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'Destino': Photojournalist Michelle Frankfurter's look at the plight of undocumented Central American migrants in search of the American dream

Honduran migrant, Hermanos en El Camino migrant shelter, Ixtepec, Oaxaca, June 10, 2009. (Photograph by Michelle Frankfurter)

A look at the plight of undocumented Central American migrants

Yahoo News

Michelle Frankfurter’s 'Destino' (FotoEvidence Press), meaning both “destination” and “destiny” in Spanish, portrays the perilous journey of undocumented Central American migrants along the network of freight trains lurching inexorably across Mexico, towards the hope of finding work in the United States. It is the odyssey of a generation of exiles across a landscape that is becoming increasingly dangerous, heading towards a precarious future as an option of last resorts.

The unprecedented wave of Central American migration began a full century after Mexican immigration to the U.S., the consequence of bloody civil wars, U.S. cold war intervention in the region and crippling international trade policies. Such conflicts left a legacy of drug and gang related violence, rampant domestic abuse and unrelenting poverty. Despite an economic downturn in the United States, heightened security and harsh anti-immigrant legislation, Central American migration, in particular, that of women and unaccompanied minors has increased over the past several years.

In Mexico, where racism towards Central Americans is prevalent, undocumented migrants are vulnerable to a multitude of dangers that have escalated dramatically in recent years: the police who routinely rob and beat them, corrupt immigration officials who detain and deport them, and bandits and gang members who prey upon them along the train route. Many have been injured or killed falling off moving trains. Heightened security along the nearly two thousand-mile stretch of U.S. border has made the crossing more dangerous than ever, as smugglers lead migrants through increasingly isolated terrain in order to avoid detection. Los Zetas, a renegade battalion of a Mexican military unit initially deployed to combat drug trafficking has established a kidnapping ring targeting Central American migrants.

Migrants are caught in the crosshairs of erstwhile Mexican president Felipe Calderon’s war against the drug cartels that has claimed more than 70,000 lives since it began in 2006. From these many adversities, migrants find respite in a loose system of shelters run by Catholic priests (some of whom have themselves been targeted by corrupt officials and criminal organizations that stand to profit from the smuggling trade) and from the benevolence of sympathetic Mexicans in the towns and villages along the way.

The issue of migration is current; the story of migration, however, is timeless. Having grown up on the adventure tales of Jack London and Mark Twain, and then later on Cormac McCarthy’s border stories, there is no storyline more compelling to me than one involving a youthful odyssey across a hostile wilderness. With a singularity of purpose and a kind of brazen resilience, migrants traverse deadly terrain, relying mostly on their wits and the occasional kindness of strangers, much like the anti-hero protagonists of the adventure tales I grew up reading. In documenting a journey both concrete and figurative, I convey the experience of individuals who struggle to control their own destiny.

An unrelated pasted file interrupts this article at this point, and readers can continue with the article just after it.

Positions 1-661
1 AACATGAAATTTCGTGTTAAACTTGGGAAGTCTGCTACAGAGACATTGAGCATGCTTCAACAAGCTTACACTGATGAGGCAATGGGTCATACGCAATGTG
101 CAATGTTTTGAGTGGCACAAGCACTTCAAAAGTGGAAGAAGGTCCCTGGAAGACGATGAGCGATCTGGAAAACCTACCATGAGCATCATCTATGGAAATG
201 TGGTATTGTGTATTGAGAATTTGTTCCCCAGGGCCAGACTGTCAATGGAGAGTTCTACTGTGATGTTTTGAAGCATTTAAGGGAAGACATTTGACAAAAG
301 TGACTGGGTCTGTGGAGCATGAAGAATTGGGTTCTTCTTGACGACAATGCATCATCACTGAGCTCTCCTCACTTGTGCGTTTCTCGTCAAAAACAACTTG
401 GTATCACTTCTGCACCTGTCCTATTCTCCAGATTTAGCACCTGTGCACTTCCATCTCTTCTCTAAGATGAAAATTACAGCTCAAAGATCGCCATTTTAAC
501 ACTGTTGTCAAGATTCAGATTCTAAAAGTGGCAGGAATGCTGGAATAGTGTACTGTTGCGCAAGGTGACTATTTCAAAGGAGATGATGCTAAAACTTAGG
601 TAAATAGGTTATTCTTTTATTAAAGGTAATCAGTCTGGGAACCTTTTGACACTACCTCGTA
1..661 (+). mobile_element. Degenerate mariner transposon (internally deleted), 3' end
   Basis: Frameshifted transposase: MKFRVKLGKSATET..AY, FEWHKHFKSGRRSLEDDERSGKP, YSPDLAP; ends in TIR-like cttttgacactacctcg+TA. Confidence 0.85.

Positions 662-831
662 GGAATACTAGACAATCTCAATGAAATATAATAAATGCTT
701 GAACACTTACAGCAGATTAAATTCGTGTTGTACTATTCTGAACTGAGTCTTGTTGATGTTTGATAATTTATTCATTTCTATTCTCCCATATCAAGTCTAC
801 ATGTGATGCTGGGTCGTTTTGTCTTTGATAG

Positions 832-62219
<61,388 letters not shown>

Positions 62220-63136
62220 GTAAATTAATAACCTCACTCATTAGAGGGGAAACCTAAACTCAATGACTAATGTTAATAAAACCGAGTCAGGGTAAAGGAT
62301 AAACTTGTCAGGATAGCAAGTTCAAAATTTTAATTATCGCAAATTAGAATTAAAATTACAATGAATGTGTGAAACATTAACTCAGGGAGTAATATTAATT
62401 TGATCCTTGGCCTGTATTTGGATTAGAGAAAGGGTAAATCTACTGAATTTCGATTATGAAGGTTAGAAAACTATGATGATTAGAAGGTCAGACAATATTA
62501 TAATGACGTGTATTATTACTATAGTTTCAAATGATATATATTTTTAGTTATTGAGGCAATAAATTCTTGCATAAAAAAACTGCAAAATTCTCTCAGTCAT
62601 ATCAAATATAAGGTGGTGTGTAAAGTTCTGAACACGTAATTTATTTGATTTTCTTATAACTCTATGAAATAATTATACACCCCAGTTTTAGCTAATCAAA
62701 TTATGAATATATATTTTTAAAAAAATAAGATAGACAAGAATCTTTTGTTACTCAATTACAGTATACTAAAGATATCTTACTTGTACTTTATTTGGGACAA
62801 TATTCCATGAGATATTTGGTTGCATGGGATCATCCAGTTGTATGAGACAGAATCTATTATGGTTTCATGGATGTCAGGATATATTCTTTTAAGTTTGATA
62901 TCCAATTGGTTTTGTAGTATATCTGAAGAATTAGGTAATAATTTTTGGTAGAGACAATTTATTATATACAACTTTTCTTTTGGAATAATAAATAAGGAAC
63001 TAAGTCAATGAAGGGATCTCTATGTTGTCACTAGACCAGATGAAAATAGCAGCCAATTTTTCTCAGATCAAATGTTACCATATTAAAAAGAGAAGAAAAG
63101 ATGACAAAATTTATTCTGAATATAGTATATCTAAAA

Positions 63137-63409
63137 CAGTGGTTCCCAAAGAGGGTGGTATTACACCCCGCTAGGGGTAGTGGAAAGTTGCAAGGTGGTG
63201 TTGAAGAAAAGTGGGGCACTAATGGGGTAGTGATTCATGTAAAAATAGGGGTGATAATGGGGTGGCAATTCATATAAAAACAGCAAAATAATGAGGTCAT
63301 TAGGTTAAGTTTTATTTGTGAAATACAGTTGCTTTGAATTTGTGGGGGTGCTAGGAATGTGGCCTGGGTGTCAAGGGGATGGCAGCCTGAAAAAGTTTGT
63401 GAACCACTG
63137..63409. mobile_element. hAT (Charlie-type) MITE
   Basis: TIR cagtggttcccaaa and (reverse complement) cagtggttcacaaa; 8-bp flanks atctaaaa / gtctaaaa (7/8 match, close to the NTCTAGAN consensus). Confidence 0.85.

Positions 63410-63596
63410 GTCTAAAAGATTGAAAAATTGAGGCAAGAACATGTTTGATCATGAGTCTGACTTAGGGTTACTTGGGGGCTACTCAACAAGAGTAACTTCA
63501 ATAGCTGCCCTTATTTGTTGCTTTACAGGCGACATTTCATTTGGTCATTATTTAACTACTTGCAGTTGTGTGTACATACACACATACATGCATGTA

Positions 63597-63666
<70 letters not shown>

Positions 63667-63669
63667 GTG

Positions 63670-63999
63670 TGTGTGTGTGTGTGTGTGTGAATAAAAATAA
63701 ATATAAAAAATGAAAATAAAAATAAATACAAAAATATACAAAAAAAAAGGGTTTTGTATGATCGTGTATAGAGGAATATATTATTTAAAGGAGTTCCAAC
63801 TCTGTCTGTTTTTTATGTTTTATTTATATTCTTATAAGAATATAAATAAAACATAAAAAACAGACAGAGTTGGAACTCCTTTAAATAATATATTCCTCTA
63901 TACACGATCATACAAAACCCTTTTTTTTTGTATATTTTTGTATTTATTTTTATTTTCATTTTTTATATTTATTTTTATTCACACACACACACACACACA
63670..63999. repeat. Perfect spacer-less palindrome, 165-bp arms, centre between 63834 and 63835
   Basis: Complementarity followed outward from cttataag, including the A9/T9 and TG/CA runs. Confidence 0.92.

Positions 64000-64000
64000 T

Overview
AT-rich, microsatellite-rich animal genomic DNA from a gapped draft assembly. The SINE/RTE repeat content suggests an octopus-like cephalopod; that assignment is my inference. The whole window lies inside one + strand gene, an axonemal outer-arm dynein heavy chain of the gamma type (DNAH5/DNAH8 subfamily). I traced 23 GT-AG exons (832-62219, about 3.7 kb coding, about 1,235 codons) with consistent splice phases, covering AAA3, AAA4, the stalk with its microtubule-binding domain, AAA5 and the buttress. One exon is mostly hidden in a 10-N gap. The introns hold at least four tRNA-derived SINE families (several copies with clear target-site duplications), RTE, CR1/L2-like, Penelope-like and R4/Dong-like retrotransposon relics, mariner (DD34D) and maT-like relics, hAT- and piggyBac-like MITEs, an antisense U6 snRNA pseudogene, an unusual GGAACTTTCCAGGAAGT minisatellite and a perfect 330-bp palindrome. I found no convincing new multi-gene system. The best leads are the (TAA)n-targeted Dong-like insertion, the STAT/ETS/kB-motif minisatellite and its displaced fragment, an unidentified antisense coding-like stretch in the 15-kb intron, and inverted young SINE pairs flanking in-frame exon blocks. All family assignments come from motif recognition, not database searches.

In the late 1980’s, I worked with the human rights organization, Witness For Peace in Nicaragua collecting eyewitness testimony from survivors of contra attacks. Afterwards, I stayed on as a stringer for Reuters. In 1990, after more than ten years of war and sustained political pressure by the United States, the Sandinistas lost the elections to the UNO coalition headed by Violeta Chamorro. For much of that year, I photographed the elections, the transition of power, and a seemingly endless procession of contra demobilization ceremonies. Long after the fighting stopped and the symbolic photo ops ceased, the aftermath of that conflict lingers.

Destino builds on over twenty years experience in the region, traveling with migrants to tell a story of a generation displaced by the conflicts that ravaged Central American societies. I chose to photograph using black & white film and a medium format camera in order to make images that would not appear rooted in any particular time period, but that instead tell a more universal and eternal story of migration. Lacking representation, undocumented immigrants make convenient scapegoats during a period of economic uncertainty. My aim is to create images that humanize the individuals behind the polarizing debate and to direct attention to the underlying causes behind this migration. (Michelle Frankfurter)

The book is available at FotoEvidence bookstore.

‘Destino’ by Michelle Frankfurter book signing, Slideshow discussion and exhibition opening – February 3rd, 2015, 7:30 p.m. at The Half King in New York City. On view through March 24, 2015.

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